The Sound of Stones (and other things)

Christian Wolff, Earle Brown, John Cage, and Morton Feldman, Capitol Records Studio, New York City, ca. 1962

Christian Wolff, Earle Brown, John Cage, and Morton Feldman, New York City, ca. 1962

On January 31 or February 1 you’ll have the chance to hear music you may have never heard before and may never hear again: CMW presents the third installment of Ars Subtilior, a series on subtlety in experimental music curated by yours truly.

This concert will feature music by three icons of twentieth century experimental classical music: John Cage, Morton Feldman, and Christian Wolff. My guess is that you’ve definitely heard of one of these guys (Cage), might have heard of the other guy (Feldman), and probably never heard of the other (Wolff). Funny thing is, both Cage and Feldman were greatly influenced by Wolff and no wonder, he is quite the Renaissance man: a mostly self-taught composer, an organic farmer, a philosopher, and an expert on Euripedes (among other things). Also, I drank beer with him in Montreal just last year!

According to Wikipedia, Wolff recently said of his work that it is motivated by his desire “to turn the making of music into a collaborative and transforming activity (performer into composer into listener into composer into performer, etc.), the cooperative character of the activity to the exact source of the music. To stir up, through the production of the music, a sense of social conditions in which we live and of how these might be changed.”

In Wolff’s work Stones, performers are instructed to make various sounds with stones for an indefinite amount of time. There is some humor there (he asks the performers to not break anything) but all jokes aside, Wolff is asking all of us to just listen, to open our ears, and hopefully, our minds. It’s more than just the sound of stones you’ll be taking away from this experience.

Feldman is really one of my most favorite composers, gorgeous ethereal stuff. It’s a total honor to perform his music. I originally wanted to program his final chamber work,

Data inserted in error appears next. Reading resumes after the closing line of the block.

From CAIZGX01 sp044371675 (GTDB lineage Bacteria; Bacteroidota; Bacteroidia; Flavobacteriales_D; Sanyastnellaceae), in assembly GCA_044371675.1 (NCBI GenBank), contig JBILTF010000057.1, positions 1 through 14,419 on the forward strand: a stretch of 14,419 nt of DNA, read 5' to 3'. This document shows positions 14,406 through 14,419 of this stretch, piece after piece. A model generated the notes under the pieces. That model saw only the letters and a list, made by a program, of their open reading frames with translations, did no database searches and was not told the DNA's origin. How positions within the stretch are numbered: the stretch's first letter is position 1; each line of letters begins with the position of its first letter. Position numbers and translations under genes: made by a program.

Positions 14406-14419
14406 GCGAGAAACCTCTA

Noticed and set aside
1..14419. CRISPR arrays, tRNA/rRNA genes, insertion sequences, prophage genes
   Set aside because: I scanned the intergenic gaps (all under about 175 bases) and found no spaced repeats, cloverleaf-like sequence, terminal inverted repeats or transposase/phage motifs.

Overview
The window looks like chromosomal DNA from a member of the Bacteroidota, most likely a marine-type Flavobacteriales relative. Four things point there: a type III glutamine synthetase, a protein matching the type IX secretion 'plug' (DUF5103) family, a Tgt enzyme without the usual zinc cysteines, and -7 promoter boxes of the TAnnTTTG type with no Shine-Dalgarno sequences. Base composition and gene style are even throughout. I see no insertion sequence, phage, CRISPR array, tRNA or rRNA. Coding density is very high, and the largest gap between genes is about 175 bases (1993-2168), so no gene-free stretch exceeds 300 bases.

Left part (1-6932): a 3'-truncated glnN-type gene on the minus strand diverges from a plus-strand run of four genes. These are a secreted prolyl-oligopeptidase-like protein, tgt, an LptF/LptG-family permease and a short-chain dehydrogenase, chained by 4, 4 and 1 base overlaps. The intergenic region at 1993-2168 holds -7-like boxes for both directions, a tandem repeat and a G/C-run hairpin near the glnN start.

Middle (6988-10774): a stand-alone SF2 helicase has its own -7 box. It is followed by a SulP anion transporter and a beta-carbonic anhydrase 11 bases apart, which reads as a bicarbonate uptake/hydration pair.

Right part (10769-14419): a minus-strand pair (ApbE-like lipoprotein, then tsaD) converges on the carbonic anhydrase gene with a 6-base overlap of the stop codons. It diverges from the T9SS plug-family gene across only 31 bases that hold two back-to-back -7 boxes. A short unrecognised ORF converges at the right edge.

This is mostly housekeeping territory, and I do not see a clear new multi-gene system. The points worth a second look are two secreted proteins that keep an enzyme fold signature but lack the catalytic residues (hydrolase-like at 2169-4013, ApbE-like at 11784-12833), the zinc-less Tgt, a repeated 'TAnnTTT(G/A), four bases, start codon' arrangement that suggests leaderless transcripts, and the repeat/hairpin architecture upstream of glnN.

Piano, Violin, Viola, Cello (1987), an 80+ minute tour de force, but I had a baby in the meantime and was advised to not take on any more endurance challenges by a much wiser co-worker (Chloe). I’m glad I listened to her because I then came across his much shorter, but equally beautiful work, Four Instruments.

The other composition of Feldman’s on this program, Durations 2 for cello and piano, is an all time favorite and was actually my first introduction to his work. I took part in a modern music cello seminar one summer and each of the participants played through the piece, one person each day, and it never sounded the same. It’s not that we each made the piece our own, it’s not about the personality of the performer coming out, it’s about the aural memory of the listener. He directs the performers to choose the duration of each sound and this in turn confuses the listener’s musical awareness of what had come before. A sort of musical drunkeness, but no hangover.

And who doesn’t like Cage? Ok…lots of people, but I think everyone will enjoy Six Melodies because there are actual melodies and they will be tenderly played by Jesse and Sakiko. Music for Amplified Toy Pianos will be fun.

And yes, it’s okay to have fun at these events. Hope to see you there!

–Laura Cetilia, CMW resident musician and curator, Ars Subtilior

Check our calendar for event details

Come Sing With Us!

15571764803_241989f285_z 16165748726_63c87b1dda_z

Kill-joy January wants you to stay home and sulk as you shiver. Resist. Instead, join our circle of fun, friendly people, draw in a deep breath and sing your winter blues away. That’s exactly what a handful of CMW parents, board members and friends have been doing for the past two months. We are led by CMW alum Alexis, an experienced chorister and excellent musician (no surprise there, she was trained by the best). Our goal is to learn a little bit about music and singing, enjoy each other’s company and make a joyful noise.